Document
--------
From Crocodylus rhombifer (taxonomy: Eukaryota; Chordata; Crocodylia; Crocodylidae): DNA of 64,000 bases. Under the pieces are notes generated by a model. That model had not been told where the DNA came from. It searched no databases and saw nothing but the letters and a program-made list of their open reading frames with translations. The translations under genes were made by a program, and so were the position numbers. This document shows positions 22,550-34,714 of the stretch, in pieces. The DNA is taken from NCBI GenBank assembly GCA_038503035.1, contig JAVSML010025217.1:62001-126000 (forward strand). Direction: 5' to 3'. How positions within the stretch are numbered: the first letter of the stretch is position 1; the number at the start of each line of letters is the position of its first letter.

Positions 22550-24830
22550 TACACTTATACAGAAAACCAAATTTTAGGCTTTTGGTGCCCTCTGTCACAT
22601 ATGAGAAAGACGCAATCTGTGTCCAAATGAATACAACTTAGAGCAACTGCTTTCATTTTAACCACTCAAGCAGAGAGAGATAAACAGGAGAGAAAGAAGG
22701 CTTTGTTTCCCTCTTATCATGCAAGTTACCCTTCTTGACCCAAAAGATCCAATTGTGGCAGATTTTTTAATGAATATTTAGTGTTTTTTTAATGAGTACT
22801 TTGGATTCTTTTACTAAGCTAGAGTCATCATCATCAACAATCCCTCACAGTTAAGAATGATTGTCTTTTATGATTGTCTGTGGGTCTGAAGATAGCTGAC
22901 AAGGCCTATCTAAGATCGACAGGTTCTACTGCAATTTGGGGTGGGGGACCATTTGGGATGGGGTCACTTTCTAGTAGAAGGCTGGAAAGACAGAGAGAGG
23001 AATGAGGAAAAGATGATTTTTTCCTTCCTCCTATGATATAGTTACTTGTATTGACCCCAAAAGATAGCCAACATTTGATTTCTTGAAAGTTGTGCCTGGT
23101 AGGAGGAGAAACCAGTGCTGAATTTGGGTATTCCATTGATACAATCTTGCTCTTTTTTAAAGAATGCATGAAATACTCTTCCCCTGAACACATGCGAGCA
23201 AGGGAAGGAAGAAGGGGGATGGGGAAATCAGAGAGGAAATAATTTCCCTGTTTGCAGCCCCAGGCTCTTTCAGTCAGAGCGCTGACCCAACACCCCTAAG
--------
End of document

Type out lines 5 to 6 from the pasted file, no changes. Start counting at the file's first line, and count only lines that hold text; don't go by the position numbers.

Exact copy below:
22701 CTTTGTTTCCCTCTTATCATGCAAGTTACCCTTCTTGACCCAAAAGATCCAATTGTGGCAGATTTTTTAATGAATATTTAGTGTTTTTTTAATGAGTACT
22801 TTGGATTCTTTTACTAAGCTAGAGTCATCATCATCAACAATCCCTCACAGTTAAGAATGATTGTCTTTTATGATTGTCTGTGGGTCTGAAGATAGCTGAC